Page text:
Tip #4: Include section about teaching experience (if you have it)

When applying for jobs, you would normally include teaching activities as one bullet point in your experience or education. This would be valued by your employer as an extra expertise in the course topic. 

For universities, on the other hand, they are not only interested in the subject that you taught, but also in your teaching abilities. Again, as student assistant job descriptions differ from country to country (and from course to course too), make sure to clarify what your responsibilities were. Were you evaluating homework, giving lectures in front of the class or were you mostly there to answer student questions? Also, if you got positive feedback on your teaching skills from the students or the university, include it.

There is no right or wrong thing here, as any experience like this is appreciated. Universities are always looking for motivated students who are willing to help younger colleagues, so it is a big plus if they see you like it and that you already have some experience in it. There might be some opportunities for student teaching positions at your new university too.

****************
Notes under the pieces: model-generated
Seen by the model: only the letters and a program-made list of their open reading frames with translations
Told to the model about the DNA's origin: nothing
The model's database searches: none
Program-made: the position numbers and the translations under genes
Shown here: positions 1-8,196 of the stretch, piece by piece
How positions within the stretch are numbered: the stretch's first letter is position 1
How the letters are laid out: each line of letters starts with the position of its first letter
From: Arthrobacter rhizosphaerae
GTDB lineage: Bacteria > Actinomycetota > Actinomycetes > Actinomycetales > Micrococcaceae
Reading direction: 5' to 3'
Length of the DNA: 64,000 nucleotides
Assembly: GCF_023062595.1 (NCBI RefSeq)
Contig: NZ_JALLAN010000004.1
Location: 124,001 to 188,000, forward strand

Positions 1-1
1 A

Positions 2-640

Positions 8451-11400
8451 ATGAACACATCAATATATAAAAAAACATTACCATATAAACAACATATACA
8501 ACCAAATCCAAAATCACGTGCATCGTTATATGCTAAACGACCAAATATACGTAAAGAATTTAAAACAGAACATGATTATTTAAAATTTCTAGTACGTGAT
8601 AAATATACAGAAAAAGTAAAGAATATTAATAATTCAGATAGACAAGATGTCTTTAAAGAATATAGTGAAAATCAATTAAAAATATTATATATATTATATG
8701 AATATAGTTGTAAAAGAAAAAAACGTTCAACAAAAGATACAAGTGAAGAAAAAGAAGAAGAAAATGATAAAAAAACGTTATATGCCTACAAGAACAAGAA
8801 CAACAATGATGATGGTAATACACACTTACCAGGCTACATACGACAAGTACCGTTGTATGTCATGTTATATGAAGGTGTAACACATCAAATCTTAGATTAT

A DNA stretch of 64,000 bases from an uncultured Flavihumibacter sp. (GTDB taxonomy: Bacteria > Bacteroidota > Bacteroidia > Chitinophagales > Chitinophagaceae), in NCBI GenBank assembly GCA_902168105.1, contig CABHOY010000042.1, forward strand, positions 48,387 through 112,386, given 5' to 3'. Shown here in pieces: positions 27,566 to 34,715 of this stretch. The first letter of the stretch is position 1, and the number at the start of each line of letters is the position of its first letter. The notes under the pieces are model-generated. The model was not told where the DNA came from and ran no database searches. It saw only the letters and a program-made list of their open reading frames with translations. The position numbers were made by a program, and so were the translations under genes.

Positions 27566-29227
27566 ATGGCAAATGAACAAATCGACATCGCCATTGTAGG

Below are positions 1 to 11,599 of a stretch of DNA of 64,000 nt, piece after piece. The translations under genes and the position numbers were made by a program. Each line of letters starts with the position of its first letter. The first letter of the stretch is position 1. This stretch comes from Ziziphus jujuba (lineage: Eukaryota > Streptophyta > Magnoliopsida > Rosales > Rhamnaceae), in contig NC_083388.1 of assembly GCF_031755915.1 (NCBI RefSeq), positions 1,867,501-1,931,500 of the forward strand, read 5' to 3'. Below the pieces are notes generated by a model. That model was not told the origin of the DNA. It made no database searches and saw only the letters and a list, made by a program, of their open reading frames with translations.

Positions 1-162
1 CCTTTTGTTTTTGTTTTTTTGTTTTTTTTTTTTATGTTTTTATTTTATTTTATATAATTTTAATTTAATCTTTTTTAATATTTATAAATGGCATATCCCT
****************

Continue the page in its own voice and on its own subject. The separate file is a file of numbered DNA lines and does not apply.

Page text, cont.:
Tip #5: Shine with your extracurricular activities

When applying for a job, in our CV we are strongly focused on our professional side and the skills that are perceived as desirable for the job position. So we tend to merge all of our sports achievements, music skills, dance mastery etc. in one bullet point. 

International universities have many associations led by students that enrich the student life, and the diversity and quality of those associations makes them a more desirable university in the eyes of future students. So they also want candidates who are interested in participating in those extracurricular activities.